17] 8. That under the New Testament the magistracy is not a godly estate.

18] 9. That a Christian cannot with a good, inviolate conscience hold the office of magistrate.

19] 10. That a Christian cannot without injury to conscience use the office of the magistracy in matters that may occur [when the matter so demands] against the wicked, neither can its subjects appeal to its power.

20] 11. That a Christian cannot with a good conscience take an oath before a court, nor with an oath do homage to his prince or hereditary sovereign.

21] 12. That magistrates cannot without injury to conscience inflict capital punishment upon evil-doers.

22] 13. That a Christian cannot with a good conscience hold or possess any property, but is in duty bound to devote it to the common treasury.

23] 14. That a Christian cannot with a good conscience be an inn-keeper, merchant, or cutler.

24] 15. That married persons may be divorced on account of faith [diversity of religion], and that the one may abandon the other, and be married to another of his own faith.

25] 16. That Christ did not assume His flesh and blood of the Virgin Mary, but brought them with Him from heaven.

26] 17. That He is not true, essential God either, but only has more and higher gifts and glory than other men.

27] And still more articles of like kind; for they are divided among themselves into many bands [sects], and one has more and another fewer errors, and thus their entire sect is in reality nothing but a new kind of monkery.

Erroneous Articles of the Schwenckfeldians.

28] Likewise, when the Schwenckfeldians assert:

29] 1. First, that all those have no knowledge of the reigning King of heaven, Christ, who regard Christ according to the flesh, or His assumed humanity, as a creature, and that the flesh of Christ has by exaltation so assumed all divine properties that in might, power, majesty, and glory He is in every respect, in degree and position of essence, equal to the Father and the eternal Word, so that there is the same essence, properties, will, and glory of both natures in Christ, and that the flesh of Christ belongs to the essence of the Holy Trinity.

30] 2. That the ministry of the Church, the Word preached and heard, is not a means whereby God the Holy Ghost teaches men, and works in them saving knowledge of Christ, conversion, repentance, faith, and new obedience.

31] 3. That the water of Baptism is not a means by which God the Lord seals adoption and works regeneration.

32] 4. That bread and wine in the Holy Supper are not means by which Christ distributes His body and blood.

33] 5. That a Christian man who is truly regenerated by God's Spirit can in this life keep and fulfil the Law of God perfectly.

34] 6. That a congregation in which no public excommunication or regular process of the ban is observed, is no true Christian congregation [church].

35] 7. That the minister of the Church who is not on his part truly renewed, righteous, and godly cannot teach other men with profit or administer real, true sacraments.

Erroneous Articles of the New Arians.

36] Also, when the New Arians teach that Christ is not a true, essential, natural God, of one eternal divine essence with God the Father, but is only adorned with divine majesty inferior to, and beside, God the Father.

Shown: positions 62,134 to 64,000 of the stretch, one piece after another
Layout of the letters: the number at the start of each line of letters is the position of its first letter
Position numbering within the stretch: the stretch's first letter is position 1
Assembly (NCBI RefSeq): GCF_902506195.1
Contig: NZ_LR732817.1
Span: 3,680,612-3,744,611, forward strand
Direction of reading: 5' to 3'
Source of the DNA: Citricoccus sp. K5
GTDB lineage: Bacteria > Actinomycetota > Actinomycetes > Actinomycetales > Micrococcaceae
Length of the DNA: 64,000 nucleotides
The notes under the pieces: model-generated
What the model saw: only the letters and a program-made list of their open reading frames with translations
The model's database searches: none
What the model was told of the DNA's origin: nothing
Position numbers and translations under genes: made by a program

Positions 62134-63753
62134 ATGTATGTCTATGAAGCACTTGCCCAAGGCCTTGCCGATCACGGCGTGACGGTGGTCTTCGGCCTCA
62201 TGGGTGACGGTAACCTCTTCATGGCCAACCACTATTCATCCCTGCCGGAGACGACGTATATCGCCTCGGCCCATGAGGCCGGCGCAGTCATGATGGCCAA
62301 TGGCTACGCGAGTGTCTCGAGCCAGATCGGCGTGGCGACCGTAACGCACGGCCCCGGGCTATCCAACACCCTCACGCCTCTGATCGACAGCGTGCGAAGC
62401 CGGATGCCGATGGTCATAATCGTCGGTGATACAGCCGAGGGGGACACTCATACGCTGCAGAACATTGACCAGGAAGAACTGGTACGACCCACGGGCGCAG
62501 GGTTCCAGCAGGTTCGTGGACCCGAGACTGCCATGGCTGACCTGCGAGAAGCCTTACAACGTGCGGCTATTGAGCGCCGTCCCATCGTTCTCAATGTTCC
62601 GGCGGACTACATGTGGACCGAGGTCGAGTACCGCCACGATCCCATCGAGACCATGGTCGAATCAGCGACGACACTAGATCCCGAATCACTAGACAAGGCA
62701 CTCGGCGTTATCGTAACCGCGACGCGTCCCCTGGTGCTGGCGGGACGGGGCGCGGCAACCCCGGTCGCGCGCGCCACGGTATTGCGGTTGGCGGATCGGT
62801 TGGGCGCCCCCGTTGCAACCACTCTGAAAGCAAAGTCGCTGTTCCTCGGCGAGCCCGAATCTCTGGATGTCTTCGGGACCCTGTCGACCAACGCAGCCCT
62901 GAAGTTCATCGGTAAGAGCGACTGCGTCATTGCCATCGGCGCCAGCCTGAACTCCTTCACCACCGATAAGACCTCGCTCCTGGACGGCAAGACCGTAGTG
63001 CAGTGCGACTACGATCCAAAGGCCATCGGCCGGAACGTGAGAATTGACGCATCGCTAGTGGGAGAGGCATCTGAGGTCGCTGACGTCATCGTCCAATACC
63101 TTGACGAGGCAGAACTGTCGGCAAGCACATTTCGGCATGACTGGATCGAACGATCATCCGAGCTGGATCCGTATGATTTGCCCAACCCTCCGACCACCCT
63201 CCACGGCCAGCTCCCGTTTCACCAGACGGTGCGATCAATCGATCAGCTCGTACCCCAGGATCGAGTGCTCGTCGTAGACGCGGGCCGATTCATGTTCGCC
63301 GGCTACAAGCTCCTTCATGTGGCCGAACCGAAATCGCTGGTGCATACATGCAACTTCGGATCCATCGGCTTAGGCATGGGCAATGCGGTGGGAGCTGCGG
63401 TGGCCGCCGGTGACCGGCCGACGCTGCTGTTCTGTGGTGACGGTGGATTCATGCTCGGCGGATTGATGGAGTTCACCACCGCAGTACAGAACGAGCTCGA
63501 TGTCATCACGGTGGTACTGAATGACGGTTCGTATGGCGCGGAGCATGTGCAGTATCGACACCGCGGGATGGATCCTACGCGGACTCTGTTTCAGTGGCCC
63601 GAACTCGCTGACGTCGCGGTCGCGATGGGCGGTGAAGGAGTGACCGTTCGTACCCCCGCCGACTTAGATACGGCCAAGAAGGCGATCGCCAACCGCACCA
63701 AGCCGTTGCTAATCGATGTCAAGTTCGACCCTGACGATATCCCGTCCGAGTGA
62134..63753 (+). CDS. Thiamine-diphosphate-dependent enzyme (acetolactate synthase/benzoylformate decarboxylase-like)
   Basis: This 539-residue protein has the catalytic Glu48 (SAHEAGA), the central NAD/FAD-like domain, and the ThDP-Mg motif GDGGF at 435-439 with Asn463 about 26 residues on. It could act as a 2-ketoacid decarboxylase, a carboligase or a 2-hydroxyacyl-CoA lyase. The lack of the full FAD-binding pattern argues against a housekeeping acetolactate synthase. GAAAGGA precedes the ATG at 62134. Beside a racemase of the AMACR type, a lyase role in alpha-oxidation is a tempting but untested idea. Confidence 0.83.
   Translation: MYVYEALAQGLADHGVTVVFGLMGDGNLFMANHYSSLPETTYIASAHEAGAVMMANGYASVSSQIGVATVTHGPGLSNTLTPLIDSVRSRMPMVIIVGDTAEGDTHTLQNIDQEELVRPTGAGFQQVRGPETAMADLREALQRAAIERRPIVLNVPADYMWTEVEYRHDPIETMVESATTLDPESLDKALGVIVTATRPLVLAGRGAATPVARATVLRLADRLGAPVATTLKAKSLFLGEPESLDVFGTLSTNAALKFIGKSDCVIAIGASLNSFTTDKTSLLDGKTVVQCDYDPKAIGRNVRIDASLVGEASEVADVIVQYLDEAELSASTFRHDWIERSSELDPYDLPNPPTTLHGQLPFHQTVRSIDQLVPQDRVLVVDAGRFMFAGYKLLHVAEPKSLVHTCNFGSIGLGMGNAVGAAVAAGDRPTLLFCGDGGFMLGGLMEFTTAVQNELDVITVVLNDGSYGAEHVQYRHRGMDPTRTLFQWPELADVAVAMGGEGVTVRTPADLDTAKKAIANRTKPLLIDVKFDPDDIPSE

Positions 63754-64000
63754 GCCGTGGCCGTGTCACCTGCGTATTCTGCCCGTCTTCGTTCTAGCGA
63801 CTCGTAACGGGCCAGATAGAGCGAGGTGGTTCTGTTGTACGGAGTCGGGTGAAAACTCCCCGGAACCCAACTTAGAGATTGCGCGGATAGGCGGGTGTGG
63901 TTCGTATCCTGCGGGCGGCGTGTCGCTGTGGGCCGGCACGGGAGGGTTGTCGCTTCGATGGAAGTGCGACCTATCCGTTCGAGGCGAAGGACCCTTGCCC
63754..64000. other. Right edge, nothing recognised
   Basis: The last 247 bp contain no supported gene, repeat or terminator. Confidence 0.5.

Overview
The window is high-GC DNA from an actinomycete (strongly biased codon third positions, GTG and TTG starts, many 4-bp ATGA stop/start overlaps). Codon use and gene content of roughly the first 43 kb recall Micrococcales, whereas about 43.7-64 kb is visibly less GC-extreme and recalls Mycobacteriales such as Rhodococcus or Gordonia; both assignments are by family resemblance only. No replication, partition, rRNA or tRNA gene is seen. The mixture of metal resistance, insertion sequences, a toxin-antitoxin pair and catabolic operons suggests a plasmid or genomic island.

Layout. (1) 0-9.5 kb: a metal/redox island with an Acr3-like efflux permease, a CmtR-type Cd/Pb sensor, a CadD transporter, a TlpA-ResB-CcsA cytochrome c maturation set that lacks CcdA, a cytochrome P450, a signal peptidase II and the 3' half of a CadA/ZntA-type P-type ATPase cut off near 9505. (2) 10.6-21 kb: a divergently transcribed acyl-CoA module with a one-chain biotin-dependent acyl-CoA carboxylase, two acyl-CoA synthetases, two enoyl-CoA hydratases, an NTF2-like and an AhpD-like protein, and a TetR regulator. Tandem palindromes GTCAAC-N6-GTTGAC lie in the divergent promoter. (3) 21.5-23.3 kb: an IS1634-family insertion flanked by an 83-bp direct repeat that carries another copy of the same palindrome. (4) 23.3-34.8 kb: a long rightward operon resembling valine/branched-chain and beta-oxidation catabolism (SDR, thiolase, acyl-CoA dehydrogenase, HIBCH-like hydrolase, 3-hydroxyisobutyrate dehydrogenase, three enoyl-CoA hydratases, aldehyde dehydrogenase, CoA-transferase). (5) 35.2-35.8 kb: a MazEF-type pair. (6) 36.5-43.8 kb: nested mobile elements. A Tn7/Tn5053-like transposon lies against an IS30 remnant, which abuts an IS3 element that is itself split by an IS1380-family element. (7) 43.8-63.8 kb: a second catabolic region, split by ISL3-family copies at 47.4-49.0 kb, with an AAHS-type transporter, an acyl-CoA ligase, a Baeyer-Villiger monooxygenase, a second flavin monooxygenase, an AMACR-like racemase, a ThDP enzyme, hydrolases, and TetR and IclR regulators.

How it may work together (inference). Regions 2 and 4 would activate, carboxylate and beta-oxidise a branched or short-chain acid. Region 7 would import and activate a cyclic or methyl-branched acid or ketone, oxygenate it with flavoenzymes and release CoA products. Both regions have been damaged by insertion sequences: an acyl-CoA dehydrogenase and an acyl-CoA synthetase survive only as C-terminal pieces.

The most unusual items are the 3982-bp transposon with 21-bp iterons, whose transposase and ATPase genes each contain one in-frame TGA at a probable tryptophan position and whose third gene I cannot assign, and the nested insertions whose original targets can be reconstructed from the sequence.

Erroneous Articles of the New Anti-Trinitarians.

37] 1. Also, when some Anti-Trinitarians reject and condemn the ancient approved symbola, Nicaenum et Athanasianum (the Nicene and Athanasian creeds), as regards both their sense and words, and teach that there is not only one eternal divine essence of the Father, Son, and Holy Ghost, but as there are three distinct persons, God the Father, Son, and Holy Ghost, so each person has also its essence distinct and separate from the other persons; yet that all three are either as otherwise three men, distinct and separate in their essence, of the same power, wisdom, majesty, and glory [as some imagine], or in essence and properties unequal [as others think].

38] 2. That the Father alone is true God.




39] These and like articles, one and all, with what pertains to them and follows from them, we reject and condemn as wrong, false, heretical, and contrary to the Word of God, the three Creeds, the Augsburg, Confession and Apology, the Smalcald Articles, and the Catechisms of Luther. Of these articles all godly Christians should and ought to beware, as much as the welfare and salvation of their souls is dear to them.

40] Since now, in the sight of God and of all Christendom [the entire Church of Christ], we wish to testify to those now living and those who shall come after us that this declaration herewith presented concerning all the controverted articles aforementioned and explained, and no other, is our faith, doctrine, and confession, in which we are also willing, by God's grace, to appear with intrepid hearts before the judgment-seat of Jesus Christ, and give an account of it; and that we will neither privately nor publicly speak or write anything contrary to it, but, by the help of God's grace, intend to abide thereby: therefore, after mature deliberation, we have, in God's fear and with the invocation of His name, attached our signatures with our own hands.

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Weren't there some anabaptists who were held to Biblical doctrines, and were only distinguished from the Reformers by their holding to believer's baptism as opposed to infant baptism?
Yeah, they took over some southern German provinces and basically went on a Jihad against anyone not Anabaptist and tried to usher in the millennium.
Well...no Jason. Their doctrines were not that similar to those of the magisterial reformers. The more doctrinally similar baptists actually came out of the English reformed tradition, kind of a marriage of the two. Bunyan is considered a prototype, and Owen shaped many of their views. Radical Reformation was about actions even more than doctrine.(I am going to offend more people here I am sure...but here I go).